Writing Dissertations: Proposals, Research and Dissertation Help

The last thing you want to struggle with as a busy student is writing dissertations.

They involve painstaking research and lots of time. So, how would he or she ease the process of writing dissertations? We have a few ready answers.

Dissertation help: Writing and Research

A Woman writing dissertations

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Writing dissertations is challenging. Documenting anything at a professional level is no mean feat, but a Ph.D. project is an enormous undertaking. Many students begin it with great enthusiasm but put it aside in despair later.

They procrastinate because they believe that they have enough time to complete their projects. To add to their problems, they lack research and writing skills.

These tips on researching and writing dissertations are useful for both undergraduates and Ph.D. students.

1) Writing a Dissertation Proposal

Dissertation proposals should persuade professors or review panels that you are exploring a thought-provoking, in-depth topic. Essentially, a dissertation is a plan for your paper. It is when you raise important questions and assemble information.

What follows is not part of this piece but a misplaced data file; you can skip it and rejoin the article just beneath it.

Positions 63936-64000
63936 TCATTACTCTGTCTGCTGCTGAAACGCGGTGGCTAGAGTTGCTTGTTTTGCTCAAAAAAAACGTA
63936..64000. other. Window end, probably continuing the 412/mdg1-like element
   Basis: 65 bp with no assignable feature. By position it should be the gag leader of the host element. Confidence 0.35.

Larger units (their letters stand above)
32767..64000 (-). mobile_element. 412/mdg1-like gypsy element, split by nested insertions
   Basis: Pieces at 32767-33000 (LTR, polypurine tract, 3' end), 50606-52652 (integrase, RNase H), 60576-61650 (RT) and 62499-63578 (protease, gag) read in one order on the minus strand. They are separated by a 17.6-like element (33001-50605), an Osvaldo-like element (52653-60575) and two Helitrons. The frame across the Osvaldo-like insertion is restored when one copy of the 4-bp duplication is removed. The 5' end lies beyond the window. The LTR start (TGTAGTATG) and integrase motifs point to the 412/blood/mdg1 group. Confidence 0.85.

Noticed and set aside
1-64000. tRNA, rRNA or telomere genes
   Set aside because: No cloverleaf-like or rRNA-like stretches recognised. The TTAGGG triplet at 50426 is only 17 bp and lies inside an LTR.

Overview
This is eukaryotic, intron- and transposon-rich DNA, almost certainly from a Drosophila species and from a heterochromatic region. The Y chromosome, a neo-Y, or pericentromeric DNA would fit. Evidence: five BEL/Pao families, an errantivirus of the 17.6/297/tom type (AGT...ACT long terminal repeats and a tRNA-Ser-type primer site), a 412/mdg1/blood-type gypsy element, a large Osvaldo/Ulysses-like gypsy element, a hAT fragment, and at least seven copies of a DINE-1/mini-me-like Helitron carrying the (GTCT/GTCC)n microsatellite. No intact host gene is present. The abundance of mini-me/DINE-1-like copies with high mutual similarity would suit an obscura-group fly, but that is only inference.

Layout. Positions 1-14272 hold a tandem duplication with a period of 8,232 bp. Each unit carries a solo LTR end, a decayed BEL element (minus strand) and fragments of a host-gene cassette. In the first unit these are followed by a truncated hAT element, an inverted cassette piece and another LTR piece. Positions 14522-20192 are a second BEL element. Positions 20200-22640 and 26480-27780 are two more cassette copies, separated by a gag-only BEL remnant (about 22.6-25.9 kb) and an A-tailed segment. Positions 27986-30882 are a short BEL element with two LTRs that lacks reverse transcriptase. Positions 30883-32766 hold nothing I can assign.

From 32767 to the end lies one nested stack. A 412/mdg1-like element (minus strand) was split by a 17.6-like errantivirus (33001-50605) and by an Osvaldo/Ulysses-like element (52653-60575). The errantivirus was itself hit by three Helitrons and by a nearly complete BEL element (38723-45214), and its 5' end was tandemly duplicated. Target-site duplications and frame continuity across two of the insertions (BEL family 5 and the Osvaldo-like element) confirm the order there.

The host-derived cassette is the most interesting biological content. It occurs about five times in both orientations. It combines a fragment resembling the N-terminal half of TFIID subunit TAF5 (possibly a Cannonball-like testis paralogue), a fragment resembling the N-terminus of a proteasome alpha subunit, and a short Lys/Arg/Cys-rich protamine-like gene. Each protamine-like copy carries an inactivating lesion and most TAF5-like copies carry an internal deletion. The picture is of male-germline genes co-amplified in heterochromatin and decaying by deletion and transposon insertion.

Consider what problem the paper is going to tackle. Why is it so difficult to research? Why is it so important to find answers to it? How would you address the problem? Make sure that you discuss it thoroughly with your lecturer or mentor.

Structure

Your dissertation proposal should include an informational title.

a. Objectives

It should highlight the objectives of your paper. They give your article a focus.

b. References

You should also list the literature that you use to research it.

c. Methodology

Also, stress the methods you will use to research and collect data.

d. Potential outcomes

Highlight the possible results of your research.

e. Timeframe

Finally, state how you’ll manage the research within an expected time.

2) Research

Writing dissertations, of course, involves research. The research stage of your dissertation will affect your project’s development. You will have to go about it meticulously yet efficiently because you don’t want to waste precious time analyzing resources that are irrelevant. So, what’s the best research approach?

a. Create a timeline

You will, first of all, need to keep to a research schedule. While you need enough materials for your dissertation, you’ll have to stop gathering them and start working on your project at some point.

Many students feel that they have to include all the information that they have read. While being thorough is essential, you may not have the time to highlight all details. Make sure that you discuss relevant information, and keep to your schedule.

b. Looking for sources

The internet is a handy source of information, but not all of it is reliable. Use Google Scholar to access academic materials.

c. Organizing resources

Finally, make sure that you organize your resources well. Take note using Evernote, Penzu or other note taking applications that are user-friendly.

3. Writing dissertations that are attention-grabbing